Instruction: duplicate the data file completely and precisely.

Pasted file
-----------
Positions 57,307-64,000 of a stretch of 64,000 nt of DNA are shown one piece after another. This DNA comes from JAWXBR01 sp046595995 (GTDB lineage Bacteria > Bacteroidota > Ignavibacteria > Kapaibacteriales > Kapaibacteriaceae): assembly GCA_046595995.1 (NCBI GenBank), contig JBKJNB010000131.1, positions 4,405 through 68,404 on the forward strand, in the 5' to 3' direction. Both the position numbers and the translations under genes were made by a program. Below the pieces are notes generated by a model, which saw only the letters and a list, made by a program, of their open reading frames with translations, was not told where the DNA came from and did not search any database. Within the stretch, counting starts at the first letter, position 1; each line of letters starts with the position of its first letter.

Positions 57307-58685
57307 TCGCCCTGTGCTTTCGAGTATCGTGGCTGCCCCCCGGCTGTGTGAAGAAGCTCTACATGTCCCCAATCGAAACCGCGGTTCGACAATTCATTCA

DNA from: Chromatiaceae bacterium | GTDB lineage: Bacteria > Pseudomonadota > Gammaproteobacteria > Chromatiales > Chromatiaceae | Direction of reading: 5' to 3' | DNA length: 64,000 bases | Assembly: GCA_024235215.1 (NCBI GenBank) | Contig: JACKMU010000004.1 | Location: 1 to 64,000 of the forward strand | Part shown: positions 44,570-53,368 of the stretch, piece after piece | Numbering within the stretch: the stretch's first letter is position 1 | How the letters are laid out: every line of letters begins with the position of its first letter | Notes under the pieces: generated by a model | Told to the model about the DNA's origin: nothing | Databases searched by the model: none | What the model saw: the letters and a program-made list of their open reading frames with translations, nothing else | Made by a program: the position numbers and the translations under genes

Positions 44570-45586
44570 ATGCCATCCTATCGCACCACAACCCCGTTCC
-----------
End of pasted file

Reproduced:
Positions 57,307-64,000 of a stretch of 64,000 nt of DNA are shown one piece after another. This DNA comes from JAWXBR01 sp046595995 (GTDB lineage Bacteria > Bacteroidota > Ignavibacteria > Kapaibacteriales > Kapaibacteriaceae): assembly GCA_046595995.1 (NCBI GenBank), contig JBKJNB010000131.1, positions 4,405 through 68,404 on the forward strand, in the 5' to 3' direction. Both the position numbers and the translations under genes were made by a program. Below the pieces are notes generated by a model, which saw only the letters and a list, made by a program, of their open reading frames with translations, was not told where the DNA came from and did not search any database. Within the stretch, counting starts at the first letter, position 1; each line of letters starts with the position of its first letter.

Positions 57307-58685
57307 TCGCCCTGTGCTTTCGAGTATCGTGGCTGCCCCCCGGCTGTGTGAAGAAGCTCTACATGTCCCCAATCGAAACCGCGGTTCGACAATTCATTCA

DNA from: Chromatiaceae bacterium | GTDB lineage: Bacteria > Pseudomonadota > Gammaproteobacteria > Chromatiales > Chromatiaceae | Direction of reading: 5' to 3' | DNA length: 64,000 bases | Assembly: GCA_024235215.1 (NCBI GenBank) | Contig: JACKMU010000004.1 | Location: 1 to 64,000 of the forward strand | Part shown: positions 44,570-53,368 of the stretch, piece after piece | Numbering within the stretch: the stretch's first letter is position 1 | How the letters are laid out: every line of letters begins with the position of its first letter | Notes under the pieces: generated by a model | Told to the model about the DNA's origin: nothing | Databases searched by the model: none | What the model saw: the letters and a program-made list of their open reading frames with translations, nothing else | Made by a program: the position numbers and the translations under genes

Positions 44570-45586
44570 ATGCCATCCTATCGCACCACAACCCCGTTCC